Peter Dayan wins world's biggest prize for neuroscience
6 March 2017
Professor Peter Dayan, Director of the Gatsby Computational Neuroscience Unit, based here in the Sainsbury Wellcome Centre, has been jointly awarded the 2017 Brain Prize. The award will be shared between him, Ray Dolan (both University College London) and Wolfram Schultz (University of Cambridge) for their analyses of how the brain recognises and processes reward.
The capacity to link reward to events and actions is the foundation of human and animal survival, and problems with the processing of reward lie at the heart of many neurological and psychiatric disorders.
Dr Sarah Caddick, neuroscience advisor to Lord Sainsbury of Turville and the Gatsby Charitable Foundation said, “Everyone at the Gatsby Charitable Foundation is delighted for all of this year’s recipients, but especially so for Professor Dayan, who has not only delivered excellent research throughout his career, but has been responsible for steering the Gatsby Computational Neuroscience Unit to its current world class status in the field.”
The Brain Prize, awarded annually by the Lundbeck Foundation in Denmark, is worth one million Euros. It recognises one or more scientists who have distinguished themselves by an outstanding contribution to neuroscience.
The research of this year’s winners has far-reaching implications for understanding human behaviour, including decision-making, gambling, drug addiction, compulsive behaviour and schizophrenia.
Reward is essential to survival because humans and other animals need to learn to direct their decisions and their actions towards outcomes that will satisfy their needs, and away from danger. This means that they have to learn which events in the environment predict future rewards and punishments. For instance, if you feel hungry and see a building with a sign ‘restaurant’, you are likely to enter because the sign predicts that your hunger will be reduced if you go inside.
The sense of reward is surprisingly complicated. It is influenced and determined by many things, such as taste and smell, as well as by fundamental motivations such as hunger or thirst. In turn, it influences choices, decisions and even attention. Many regions of the brain process information associated with reward, but one central linchpin for the regulation of learning and performance is a neurotransmitter in the brain called dopamine.
British computational neuroscientist, Peter Dayan, is recognised internationally as a leader in the rapidly developing field of computational neuroscience. When working with colleagues at the Salk Institute in California, Dayan realised that the pattern of activity in the brain corresponds to a signal known - from the earliest days of artificial intelligence - as a ‘reward prediction error’.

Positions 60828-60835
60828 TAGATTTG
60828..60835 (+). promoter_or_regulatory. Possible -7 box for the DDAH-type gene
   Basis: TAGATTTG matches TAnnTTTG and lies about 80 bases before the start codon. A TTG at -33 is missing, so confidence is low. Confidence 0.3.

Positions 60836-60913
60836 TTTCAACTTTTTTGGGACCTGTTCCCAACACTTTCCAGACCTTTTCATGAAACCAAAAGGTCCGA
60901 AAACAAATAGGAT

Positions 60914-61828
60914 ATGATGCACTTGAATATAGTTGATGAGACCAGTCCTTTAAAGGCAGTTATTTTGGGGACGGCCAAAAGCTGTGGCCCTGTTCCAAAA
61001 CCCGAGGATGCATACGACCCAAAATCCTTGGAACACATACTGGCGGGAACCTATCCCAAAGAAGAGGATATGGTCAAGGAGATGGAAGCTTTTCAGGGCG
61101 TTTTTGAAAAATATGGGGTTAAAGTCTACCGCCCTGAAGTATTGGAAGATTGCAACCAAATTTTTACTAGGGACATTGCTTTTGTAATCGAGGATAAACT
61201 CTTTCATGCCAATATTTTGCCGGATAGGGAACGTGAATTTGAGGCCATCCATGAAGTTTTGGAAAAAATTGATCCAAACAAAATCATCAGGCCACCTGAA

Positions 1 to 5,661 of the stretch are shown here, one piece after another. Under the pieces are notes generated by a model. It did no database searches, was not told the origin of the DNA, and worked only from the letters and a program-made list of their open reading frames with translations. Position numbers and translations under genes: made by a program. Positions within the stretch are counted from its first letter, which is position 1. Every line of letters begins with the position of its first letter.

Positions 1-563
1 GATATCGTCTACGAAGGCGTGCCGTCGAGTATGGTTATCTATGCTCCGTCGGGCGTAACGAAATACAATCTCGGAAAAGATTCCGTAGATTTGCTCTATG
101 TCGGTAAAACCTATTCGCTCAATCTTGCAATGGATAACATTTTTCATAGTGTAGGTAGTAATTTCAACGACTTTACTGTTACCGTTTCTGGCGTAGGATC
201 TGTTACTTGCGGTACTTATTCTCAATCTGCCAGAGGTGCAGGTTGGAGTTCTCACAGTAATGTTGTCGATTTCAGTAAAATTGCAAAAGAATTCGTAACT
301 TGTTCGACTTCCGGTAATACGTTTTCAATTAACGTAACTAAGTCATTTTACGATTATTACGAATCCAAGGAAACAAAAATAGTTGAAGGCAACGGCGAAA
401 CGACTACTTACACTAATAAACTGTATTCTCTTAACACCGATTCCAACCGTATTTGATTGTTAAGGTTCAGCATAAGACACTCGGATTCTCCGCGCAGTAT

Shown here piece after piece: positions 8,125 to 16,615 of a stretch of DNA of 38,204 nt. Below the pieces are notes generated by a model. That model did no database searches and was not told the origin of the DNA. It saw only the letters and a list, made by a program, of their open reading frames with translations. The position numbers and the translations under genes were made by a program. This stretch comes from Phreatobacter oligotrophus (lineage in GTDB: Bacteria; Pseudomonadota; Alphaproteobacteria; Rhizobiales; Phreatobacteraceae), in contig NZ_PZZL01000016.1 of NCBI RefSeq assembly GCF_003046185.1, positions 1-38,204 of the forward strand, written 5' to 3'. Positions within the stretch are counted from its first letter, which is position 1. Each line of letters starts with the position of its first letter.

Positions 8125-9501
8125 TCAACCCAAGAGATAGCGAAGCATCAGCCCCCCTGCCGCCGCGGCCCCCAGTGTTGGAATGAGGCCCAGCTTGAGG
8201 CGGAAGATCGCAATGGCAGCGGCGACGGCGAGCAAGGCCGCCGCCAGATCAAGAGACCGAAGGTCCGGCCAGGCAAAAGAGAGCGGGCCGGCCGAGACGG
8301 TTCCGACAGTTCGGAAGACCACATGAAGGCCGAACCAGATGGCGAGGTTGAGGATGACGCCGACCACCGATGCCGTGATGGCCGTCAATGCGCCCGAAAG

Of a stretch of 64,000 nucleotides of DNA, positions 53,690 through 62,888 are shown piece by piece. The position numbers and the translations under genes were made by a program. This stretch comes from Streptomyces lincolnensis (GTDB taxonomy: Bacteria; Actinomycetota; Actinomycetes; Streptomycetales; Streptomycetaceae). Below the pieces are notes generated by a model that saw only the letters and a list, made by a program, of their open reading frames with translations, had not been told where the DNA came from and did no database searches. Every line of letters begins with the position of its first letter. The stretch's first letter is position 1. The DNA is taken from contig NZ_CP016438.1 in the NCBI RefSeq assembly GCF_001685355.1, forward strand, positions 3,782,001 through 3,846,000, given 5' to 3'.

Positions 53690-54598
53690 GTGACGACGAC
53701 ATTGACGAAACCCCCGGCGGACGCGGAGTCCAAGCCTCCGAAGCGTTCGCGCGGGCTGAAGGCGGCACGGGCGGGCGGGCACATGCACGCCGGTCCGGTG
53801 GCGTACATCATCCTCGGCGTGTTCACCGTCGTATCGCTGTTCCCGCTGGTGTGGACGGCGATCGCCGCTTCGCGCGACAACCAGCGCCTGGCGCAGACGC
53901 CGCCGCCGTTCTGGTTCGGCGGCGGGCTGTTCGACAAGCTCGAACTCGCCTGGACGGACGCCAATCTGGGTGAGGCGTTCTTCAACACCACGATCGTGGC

If predictions are wrong, for instance being too pessimistic, reward prediction errors can adjust them to be more optimistic. If the prediction error signals that something unexpectedly good follows a particular choice that we made, we become more likely to act or behave in the same way in the future.
Together, prediction errors sculpt our expectations and experience of the world.
“For example, imagine that you choose between restaurants based on predicting how good they are. Then, if the one you chose is better than expected, the positive prediction error allows you to update your prediction. Next time you are faced with a restaurant choice, you are more likely to pick the one that was better,” said Dayan.
This link between dopamine and prediction error was one of the spurs for an explosion of work using theoretical ideas and computational models to link artificial intelligence, economics, mathematics, engineering and statistics to swathes of results in psychology and neuroscience.
“Of course, dopamine does not work by itself. There is currently great interest in understanding the many cooperating and competing brain systems that contribute to both good and bad choices, and indeed manipulating them when things go wrong,” said Dayan.
Professor Sir Colin Blakemore (University of London), chairman of the Brain Prize selection committee said, “The judges concluded that the discoveries made by Peter Dayan, Ray Dolan and Wolfram Schultz were crucial for understanding how the brain detects reward and uses this information to guide behaviour. This work is a wonderful example of the creative power of interdisciplinary research”.
The winners will share the prize, which will be presented to them at a ceremony on 4 May in Copenhagen by His Royal Highness Crown Prince Frederik of Denmark.